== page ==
Back in his dancing daze with Led Zeppelin, flaxen-tressed wailer Robert Plant couldn't fit a dime in his pocket without splitting his perilously snug trousers up the middle. He was the epitome of Rock Sex God, with all the writhing and high-holy howls that go with the pose.
The Brit is 61 now, and at a soldout Ruth Eckerd Hall on Friday, his jeans were symbolically baggy, capable of holding at least five bucks in change without threat to the front row. But great artists adapt, and that's what the long-gone-solo star has done, embracing roots-rock, gospel and Americana grit in a late-career rebirth that has won him new fans, shiny awards and relevance as a singer who's more than libido and looks (although truth be told, his hair remains AWESOME).
Backed by his phenomenal Band of Joy, a sort-of rebirth of a group he was in before Led Zep, Plant gave a euphoric crowd of 2,180 almost two hours of intricately reworked classics (Misty Mountain Hop was the first to get fans up and grooving), earthy spirituals (a spooky Satan, Your Kingdom Must Come Down) and cuts from a new album (Townes Van Zandt's Harm's Swift Way) to be released Sept. 14.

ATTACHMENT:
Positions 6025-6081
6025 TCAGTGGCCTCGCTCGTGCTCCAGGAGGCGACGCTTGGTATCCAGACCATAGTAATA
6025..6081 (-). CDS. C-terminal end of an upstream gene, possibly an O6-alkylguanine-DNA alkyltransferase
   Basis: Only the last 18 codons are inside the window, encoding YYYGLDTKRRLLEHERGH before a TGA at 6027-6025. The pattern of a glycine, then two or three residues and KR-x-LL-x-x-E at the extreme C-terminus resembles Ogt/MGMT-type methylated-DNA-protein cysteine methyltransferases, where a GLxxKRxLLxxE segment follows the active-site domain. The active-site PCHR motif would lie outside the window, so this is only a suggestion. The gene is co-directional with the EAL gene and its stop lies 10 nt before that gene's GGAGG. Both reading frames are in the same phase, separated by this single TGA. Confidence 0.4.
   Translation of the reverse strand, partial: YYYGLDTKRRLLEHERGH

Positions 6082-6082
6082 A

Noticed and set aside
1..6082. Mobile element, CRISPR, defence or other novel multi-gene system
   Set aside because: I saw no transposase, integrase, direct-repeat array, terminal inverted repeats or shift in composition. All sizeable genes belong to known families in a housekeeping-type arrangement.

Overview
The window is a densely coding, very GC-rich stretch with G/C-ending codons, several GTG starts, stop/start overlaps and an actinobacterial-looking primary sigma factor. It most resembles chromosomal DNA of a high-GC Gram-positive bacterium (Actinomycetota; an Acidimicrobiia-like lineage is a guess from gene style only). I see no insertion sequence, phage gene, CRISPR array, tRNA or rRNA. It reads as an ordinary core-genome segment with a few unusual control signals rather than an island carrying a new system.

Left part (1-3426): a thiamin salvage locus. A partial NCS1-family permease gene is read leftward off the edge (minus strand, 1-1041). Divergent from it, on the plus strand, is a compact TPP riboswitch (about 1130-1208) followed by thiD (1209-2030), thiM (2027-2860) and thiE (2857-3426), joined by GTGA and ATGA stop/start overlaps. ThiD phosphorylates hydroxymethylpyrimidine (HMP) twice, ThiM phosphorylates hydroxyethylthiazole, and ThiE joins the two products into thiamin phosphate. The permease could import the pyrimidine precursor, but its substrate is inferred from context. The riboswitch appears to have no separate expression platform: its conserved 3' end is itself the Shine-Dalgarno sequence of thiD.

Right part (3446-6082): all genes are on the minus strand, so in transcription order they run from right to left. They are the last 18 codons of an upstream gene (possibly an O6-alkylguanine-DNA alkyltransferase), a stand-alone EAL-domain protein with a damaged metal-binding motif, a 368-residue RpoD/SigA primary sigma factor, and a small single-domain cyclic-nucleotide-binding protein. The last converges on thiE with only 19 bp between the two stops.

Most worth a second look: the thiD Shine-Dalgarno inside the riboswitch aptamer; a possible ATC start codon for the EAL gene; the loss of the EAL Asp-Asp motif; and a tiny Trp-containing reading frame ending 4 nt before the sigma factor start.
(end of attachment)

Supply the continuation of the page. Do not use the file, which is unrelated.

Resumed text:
Plant is still a man in constant motion, but his undulations are more contained now. And although his voice can still achieve that clean, crystalline siren's call (on Gallows Pole, on Tall Cool One), it no longer strives to pierce your frontal lobe.
To wait any longer in this review without mentioning Buddy Miller, king of the psychobilly guitar, would be irresponsible. He was a marvel, sending shivers of reverb through a Houses of the Holy that commenced as a honky-tonker but finished with all the ripped, ragged fury of the original.
The show closed with a roadhouse version of Rock and Roll and Miller added to that rave-up with madman dexterity.
Not all of the Zeppelin songs worked so well — Over the Hills and Far Away was muddled with mismatched harmonies — but tender takes on Tangerine and Thank You brought the crowd to hushed ecstasy.
Plant was also joined onstage by hip-swaying roots-rocker Patty Griffin, who added sweet harmonies and eye-candy appeal.
Plant's 2007 duets album with Alison Krauss, Raising Sand, won the Grammy for album of the year, and with good reason. With Griffin playing the Krauss role in the May-December pairing, Rich Woman Blues and Please Read the Letter remained atmospheric, vaguely creepy minor masterpieces. Griffin also helped Plant take his 1980s solo hit In the Mood to a new, nuanced climax.
Speaking of femme fatales: It would have been nice to see Plant try to keep up with 64-year-old opener Bettye LaVette, the soul survivor who turned George Harrison's Isn't It a Pity and the Who's Love, Reign O'er Me into pained, personal rafter rattlers.
If folks didn't know LaVette before this night, they sure do now. She was small but mighty, making the show unforgettable before the hirsute headliner even took the stage.
Sean Daly can be reached at email@example.com or (727) 893-8467. His Pop Life column runs every Sunday in Floridian.